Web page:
, Volume 14, Issue 4, pp 993-1016

Soil seed banks of two montane riparian areas: implications for restoration

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Abstract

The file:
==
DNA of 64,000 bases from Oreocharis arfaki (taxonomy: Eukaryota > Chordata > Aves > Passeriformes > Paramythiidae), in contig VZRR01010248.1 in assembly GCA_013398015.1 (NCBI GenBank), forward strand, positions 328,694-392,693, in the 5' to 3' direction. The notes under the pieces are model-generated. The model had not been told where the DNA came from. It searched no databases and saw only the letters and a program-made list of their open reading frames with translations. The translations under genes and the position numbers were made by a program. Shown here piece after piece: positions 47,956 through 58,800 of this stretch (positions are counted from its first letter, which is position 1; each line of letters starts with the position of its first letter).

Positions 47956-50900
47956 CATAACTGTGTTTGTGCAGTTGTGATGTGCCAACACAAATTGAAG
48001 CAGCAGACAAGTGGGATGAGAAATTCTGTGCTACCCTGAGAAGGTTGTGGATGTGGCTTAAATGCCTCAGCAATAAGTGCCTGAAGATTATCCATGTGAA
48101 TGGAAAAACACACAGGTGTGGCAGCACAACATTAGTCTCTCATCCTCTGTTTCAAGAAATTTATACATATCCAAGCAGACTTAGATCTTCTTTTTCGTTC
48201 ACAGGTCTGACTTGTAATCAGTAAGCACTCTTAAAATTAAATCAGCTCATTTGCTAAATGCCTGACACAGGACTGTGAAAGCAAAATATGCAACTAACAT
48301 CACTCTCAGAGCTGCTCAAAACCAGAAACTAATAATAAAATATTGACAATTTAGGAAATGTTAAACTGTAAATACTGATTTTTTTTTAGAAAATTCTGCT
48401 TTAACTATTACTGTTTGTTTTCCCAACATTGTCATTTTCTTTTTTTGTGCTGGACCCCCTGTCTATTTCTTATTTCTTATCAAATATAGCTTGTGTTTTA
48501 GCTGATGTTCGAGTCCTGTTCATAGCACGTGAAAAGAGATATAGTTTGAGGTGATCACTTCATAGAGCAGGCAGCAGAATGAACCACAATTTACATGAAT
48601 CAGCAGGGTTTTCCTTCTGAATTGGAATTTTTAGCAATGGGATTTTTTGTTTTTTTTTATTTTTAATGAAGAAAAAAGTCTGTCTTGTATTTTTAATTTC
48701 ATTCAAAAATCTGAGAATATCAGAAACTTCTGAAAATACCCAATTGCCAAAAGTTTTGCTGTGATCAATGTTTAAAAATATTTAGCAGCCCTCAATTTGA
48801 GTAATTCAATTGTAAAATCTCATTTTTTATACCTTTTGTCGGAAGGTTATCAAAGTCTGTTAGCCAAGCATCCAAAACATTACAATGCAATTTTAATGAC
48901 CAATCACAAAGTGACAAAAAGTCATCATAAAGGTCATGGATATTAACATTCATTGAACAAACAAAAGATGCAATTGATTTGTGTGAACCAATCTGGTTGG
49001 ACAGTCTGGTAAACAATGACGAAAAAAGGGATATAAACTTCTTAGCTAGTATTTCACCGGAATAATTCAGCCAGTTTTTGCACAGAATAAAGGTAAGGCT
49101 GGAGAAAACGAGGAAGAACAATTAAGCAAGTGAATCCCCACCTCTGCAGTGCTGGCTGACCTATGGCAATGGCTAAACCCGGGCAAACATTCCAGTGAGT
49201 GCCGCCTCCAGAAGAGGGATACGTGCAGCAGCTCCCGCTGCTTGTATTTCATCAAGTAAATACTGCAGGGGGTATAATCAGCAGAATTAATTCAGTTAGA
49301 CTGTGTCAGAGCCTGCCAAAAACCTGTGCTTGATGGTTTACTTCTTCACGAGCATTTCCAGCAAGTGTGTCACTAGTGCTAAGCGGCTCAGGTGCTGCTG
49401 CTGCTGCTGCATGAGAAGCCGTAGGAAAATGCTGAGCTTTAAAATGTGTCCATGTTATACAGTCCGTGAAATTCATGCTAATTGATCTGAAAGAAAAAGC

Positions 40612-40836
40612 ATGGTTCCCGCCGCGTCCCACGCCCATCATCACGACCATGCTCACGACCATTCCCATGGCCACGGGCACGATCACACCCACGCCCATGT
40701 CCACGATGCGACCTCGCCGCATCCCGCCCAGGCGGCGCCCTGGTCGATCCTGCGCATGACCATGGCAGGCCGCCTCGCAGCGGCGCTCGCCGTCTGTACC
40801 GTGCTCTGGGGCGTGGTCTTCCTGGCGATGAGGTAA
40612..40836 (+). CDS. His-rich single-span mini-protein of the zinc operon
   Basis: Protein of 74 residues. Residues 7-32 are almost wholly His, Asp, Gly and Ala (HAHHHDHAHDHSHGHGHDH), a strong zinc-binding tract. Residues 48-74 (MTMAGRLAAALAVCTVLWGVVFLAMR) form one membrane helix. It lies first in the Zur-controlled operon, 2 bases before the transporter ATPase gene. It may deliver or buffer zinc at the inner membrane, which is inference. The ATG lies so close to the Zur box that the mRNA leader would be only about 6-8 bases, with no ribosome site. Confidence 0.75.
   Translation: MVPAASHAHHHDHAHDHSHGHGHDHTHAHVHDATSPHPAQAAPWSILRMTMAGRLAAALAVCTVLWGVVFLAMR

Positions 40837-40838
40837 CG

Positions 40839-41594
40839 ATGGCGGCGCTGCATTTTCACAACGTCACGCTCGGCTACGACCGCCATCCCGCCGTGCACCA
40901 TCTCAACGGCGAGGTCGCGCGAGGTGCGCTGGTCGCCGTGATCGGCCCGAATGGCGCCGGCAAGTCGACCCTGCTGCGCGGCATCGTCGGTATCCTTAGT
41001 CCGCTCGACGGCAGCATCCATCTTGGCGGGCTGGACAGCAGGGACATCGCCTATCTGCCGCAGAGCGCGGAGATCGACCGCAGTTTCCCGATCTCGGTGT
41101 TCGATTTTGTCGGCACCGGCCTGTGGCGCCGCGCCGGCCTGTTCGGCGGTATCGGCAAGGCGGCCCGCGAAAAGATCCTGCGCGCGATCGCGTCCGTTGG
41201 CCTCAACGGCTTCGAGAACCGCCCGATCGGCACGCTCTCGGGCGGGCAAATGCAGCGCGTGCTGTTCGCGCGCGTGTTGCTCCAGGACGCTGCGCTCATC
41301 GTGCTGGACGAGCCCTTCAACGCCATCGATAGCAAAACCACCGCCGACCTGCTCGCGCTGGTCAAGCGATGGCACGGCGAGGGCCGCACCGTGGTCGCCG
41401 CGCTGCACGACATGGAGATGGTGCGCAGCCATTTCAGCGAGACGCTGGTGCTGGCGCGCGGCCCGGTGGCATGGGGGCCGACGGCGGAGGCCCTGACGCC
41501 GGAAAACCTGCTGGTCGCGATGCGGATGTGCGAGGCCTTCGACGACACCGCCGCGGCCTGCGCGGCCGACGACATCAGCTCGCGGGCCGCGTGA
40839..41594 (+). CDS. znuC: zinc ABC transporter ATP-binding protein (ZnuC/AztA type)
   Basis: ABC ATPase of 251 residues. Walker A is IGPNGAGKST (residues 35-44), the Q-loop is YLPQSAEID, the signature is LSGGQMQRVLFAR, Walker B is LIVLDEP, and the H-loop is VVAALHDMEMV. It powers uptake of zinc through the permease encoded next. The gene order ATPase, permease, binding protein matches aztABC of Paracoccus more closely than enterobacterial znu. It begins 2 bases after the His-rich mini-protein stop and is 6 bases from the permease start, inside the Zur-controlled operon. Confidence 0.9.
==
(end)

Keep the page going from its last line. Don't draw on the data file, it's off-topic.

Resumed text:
Understanding the role of seed banks can be important for designing restoration projects. Using the seedling emergence method, we investigated the soil seed banks of two montane, deciduous riparian forest ecosystems of southeastern Arizona. We contrasted the seed banks and extant vegetation of Ramsey Canyon, which is the site of riparian restoration activities, with that of Garden Canyon, which has been less affected by human land uses. Fewer plant species were found at Ramsey Canyon than Garden Canyon, for both the seed bank and extant vegetation, and the vegetation at Ramsey Canyon (seed bank and extant) had consistently drier wetland indicator scores. As well, vegetation patterns within sampling zones (channel margins and adjacent riparian forests) differed between canyons. At Garden Canyon channel margins, the seed bank and extant vegetation had relatively high similarity, with herbaceous wetland perennial species dominating. Extant vegetation in the floodplain riparian forest zone at Garden Canyon had a drier wetland indicator score than the seed bank, suggesting that the floodplains are storing seeds dispersed from wetter fluvial surfaces. Vegetation patterns for Ramsey Canyon channel margins were similar to those for Garden Canyon floodplains. Vegetation patterns in the Ramsey Canyon riparian forest zone were indicative of non-flooded conditions with an abundance of upland species in the soil seed bank and extant vegetation. Channel geomorphology measurements indicated that much of the riparian forest zone at Ramsey Canyon is functionally a terrace, a condition that may be a legacy of channel erosion from historic land uses. Steep, erodible channel slopes may contribute to the low seed bank germinant density at Ramsey Canyon channel margins, and narrower flood-prone area may explain the greater terrestrialization of the vegetation in both sampling zones. We recommend testing the use of donor soils from more diverse stream reaches to restore biodiversity levels at Ramsey Canyon, following restoration activities such as channel-widening. Seed banks from Garden Canyon, for example, although predominantly consisting of herbaceous perennials, would supply species with a range of moisture tolerances, life spans, and growth forms. We also recommend that restorationists take care not to harm seed banks exposed during removal of introduced species; at Ramsey Canyon, soil seed banks were equally diverse in areas with high and low cover of the introduced Vinca major (a legacy of Ramsey Canyon land use).